In our most recent issue, we highlighted a recent study showing a link between proper nutrient intake and mental health.
Last fall, researchers in China published a study in Public Health Nutrition regarding the effect specific diets have on mental health. This is somewhat different from last issue’s study, which focused on specific nutrient levels and their effect on mental health.
This group of 8 researchers—along with public and school nurses, as well as interviewers—studied the eating habits of over 5000 Chinese youth ranging in age from 13–21. They also measured their levels of depression and anxiety.
What they discovered is that diets high in processed foods or animal-based foods increased the risk of depression and anxiety.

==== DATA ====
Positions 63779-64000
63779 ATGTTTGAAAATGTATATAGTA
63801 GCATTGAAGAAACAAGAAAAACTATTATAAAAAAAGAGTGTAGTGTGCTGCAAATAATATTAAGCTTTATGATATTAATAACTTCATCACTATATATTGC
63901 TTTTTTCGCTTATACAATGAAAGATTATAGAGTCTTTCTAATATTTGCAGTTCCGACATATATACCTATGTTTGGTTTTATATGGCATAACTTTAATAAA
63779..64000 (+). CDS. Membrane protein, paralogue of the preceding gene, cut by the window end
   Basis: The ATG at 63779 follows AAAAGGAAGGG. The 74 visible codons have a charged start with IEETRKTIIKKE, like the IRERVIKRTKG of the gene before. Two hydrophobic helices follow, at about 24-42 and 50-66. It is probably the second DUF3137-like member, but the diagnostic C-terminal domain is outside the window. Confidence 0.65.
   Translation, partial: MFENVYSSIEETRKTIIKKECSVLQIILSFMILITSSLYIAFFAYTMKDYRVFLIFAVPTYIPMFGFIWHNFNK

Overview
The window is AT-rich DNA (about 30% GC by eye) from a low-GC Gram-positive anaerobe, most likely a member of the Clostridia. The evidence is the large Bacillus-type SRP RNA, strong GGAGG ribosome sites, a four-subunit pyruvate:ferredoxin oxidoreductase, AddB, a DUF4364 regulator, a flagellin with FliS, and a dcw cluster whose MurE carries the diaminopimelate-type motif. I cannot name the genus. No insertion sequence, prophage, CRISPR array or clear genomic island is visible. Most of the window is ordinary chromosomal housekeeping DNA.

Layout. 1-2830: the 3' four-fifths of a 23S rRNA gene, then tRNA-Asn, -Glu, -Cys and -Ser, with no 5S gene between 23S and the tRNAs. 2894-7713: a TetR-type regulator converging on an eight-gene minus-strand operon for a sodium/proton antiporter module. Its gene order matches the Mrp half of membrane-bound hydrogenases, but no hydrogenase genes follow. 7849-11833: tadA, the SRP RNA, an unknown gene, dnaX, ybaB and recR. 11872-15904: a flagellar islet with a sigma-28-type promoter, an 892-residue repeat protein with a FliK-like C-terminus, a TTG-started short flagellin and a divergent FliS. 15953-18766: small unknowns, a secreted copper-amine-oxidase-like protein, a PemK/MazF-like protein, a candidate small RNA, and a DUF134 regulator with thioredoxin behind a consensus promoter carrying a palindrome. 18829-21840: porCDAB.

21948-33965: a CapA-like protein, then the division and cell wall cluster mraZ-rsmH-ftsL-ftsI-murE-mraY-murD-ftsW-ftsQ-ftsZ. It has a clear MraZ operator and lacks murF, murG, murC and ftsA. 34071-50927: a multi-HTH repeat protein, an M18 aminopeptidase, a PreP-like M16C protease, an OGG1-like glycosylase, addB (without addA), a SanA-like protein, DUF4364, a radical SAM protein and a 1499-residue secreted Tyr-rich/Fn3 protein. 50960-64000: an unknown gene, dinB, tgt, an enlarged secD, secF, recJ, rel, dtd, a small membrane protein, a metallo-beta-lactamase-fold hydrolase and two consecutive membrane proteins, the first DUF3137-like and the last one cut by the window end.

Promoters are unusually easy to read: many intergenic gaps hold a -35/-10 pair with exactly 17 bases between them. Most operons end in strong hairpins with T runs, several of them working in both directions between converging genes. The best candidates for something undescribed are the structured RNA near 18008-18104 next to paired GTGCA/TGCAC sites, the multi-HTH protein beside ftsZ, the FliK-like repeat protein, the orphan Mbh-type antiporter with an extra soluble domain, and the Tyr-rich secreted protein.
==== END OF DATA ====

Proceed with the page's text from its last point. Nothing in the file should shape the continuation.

On the other hand, they discovered a traditional Chinese diet (whole grains, fruits, vegetables, rice, and some soya products) actually lowered the risk of depression and anxiety.
A 2006 study found similar correlations regarding a traditional Mediterranean diet (fruits, nuts, vegetables, cereals, legumes, and fish) also protected against depression in young people.
-Taken from an article in the Truehope Common Ground Newsletter.